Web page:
‘Change the Rules’ for Big Coal

Paradigm Shift, Friday 3 May 2019

Today’s show
Senior officials split with their unions on coal
Rocking the foundations – Building Labourer’s BLF Green Bans
Ian interviews Michael McNally – Qld State Secretary of the National Tertiary Education union

Podcast

Playlist
Zellanach – Song for the Djap Wurrung people in Victoria
Joni Mitchell – Big Yellow Taxi
Jumping Fences – On the chain
Phil Monsour – One more day than them

Transcript

Consensus vs Class Politics
The Australian Labor Party was formed by the unions to gain parliamentary political power. From its formation a debate constantly raged as to the extent of compromise acceptable to achieve this goal. In the 1980s and 1990s this internal battle chose between adherence to the working class or opportunistic pluralism to attain parliamentary power. It was finally resolved during the Hawke-Keating Labor governments. The importance of parliamentary power became paramount. This meant that the intellectual base of the party was embroiled in the conventional debates of the ‘pluralistic’ society, whose parameters were dominated by the ruling elites. ALP politicians and trade union officials followed, avoiding a socialist critique of society, in an attempt to increase credibility across classes. Consensus politics superseded class politics.

Queensland is a coal state. In the lead up to May Day 2019 we investigate whether  Queensland unions have effective policies on climate change. This research is taken in the context of statements this week by two senior officials breaking ranks with their unions and ALP policy on the proposed Carmichael Mine in Clermont in the Galilee basin in Central Queensland. It is 12 years since former ALP leader Kevin Rudd declared that climate change is ‘the great moral challenge of our generation’.

So let’s go to the National Climate Summit at Parliament House, in Canberra in 2007 to hear what Kevin Rudd said:

Neither the ALP nor the union most concerned with mining coal, the Construction Forestry Mining and Maritime and Engineering Union (CFMMEU) have come out against opening up new mines in Queensland’s Galilee Basin. But the cracks are starting to show.

State Secretary of the Maritime Division of the CFMMEU, Bob Carnegie, came out this week and said:

“We stand by our mining brothers and sisters in the CFMEU mining division but as Queensland state branch secretary I do not stand by the fact that another coal mine is going to be built to further enrich the world’s CO2 emissions. The world doesn’t need another thermal coal mine.”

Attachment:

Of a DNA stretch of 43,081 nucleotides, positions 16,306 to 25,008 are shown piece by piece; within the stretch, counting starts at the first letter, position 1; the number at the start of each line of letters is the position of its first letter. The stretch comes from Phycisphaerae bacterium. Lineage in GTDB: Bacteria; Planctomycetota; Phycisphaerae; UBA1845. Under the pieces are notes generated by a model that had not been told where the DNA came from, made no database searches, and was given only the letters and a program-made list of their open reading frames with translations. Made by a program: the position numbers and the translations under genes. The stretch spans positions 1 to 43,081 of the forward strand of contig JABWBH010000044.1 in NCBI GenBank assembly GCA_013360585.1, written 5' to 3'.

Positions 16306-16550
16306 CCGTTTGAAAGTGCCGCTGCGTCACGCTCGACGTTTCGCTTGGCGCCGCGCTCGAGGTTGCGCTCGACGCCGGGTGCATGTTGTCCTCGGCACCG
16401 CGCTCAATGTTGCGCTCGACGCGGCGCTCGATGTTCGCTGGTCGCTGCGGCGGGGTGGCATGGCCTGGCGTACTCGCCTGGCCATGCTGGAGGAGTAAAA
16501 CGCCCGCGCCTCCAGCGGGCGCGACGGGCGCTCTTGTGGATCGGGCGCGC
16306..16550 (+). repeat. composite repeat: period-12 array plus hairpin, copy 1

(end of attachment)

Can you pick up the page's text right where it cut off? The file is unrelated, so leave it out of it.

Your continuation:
Despite Bob Carnegie’s comment, the CFMMEU national secretary Michael O’Connor said “the union has a single position regarding proposed coal mine developments”.

If they meet the appropriate economic, social and environmental approvals and offer secure, well-paid employment, then we support them.”

There is no questioning Bob Carnegie’s sincerity on this issue. He has a long association with the Miners and their federation. Listen to Bob introducing Chris from the Miners during the 2015 Hutchinson Dispute at the Port of Brisbane. Bob Carnegie (MUA) and Chris from the Miners chained themselves to the railway track  during the ’98 MUA Here to Stay dispute:

Bob Carnegie’s challenge to his own union is based on the approach taken by Jack Mundey from the Builders Labourers Federation when he led his union into the Green Bans against Sydney’s Rocks development. Carnegie urged the union movement to follow in the steps of “the finest living trade unionist“, Builders Labourers Federation NSW secretary Jack Mundey, who led the union’s Green Bans in the 1970s.

So lets go to the National Film and Sound archives to hear the opening sequence of Pat Fiske’s 1985 documentary Rocking the Foundations about the BLF’s Green bans.

In contrast to the ALP and the CFMMEU, the National Tertiary Education Union has a policy on the opening up of a 20 year coal mine at Carmichael in the Galillee Basin. It states:

NTEU will continue to advocate to see the Carmichael Mine stopped and will work with our allies to campaign against this mine and other similar proposals.

There have been many claims about the number of jobs that the Adani mine will create but Peter Ong, the Qld State Secretary of the Electrical Trades Union was reported as saying that Adani had refused to engage with his union and warned the mine was unlikely to provide decent wages or conditions.

You open up another coal mine and all it’s going to do is put further downward pressure on the price of coal – and it’s basically flat at the moment – and it’s going to put pressure on the already operating coal mines.” – AFR article “MUA leader declares opposition to Adani

He said the mine should not get the go-ahead on that basis and Labor should focus on ensuring decent jobs in renewable industries such as solar.

“As a Labor government they should be saying this is the way of the future. We should be looking to transition, not opening up more coal mines, especially not in this current climate.”

Ian Curr
3 May 2019

To be continued …

Reference
MUA leader declares opposition to Adani

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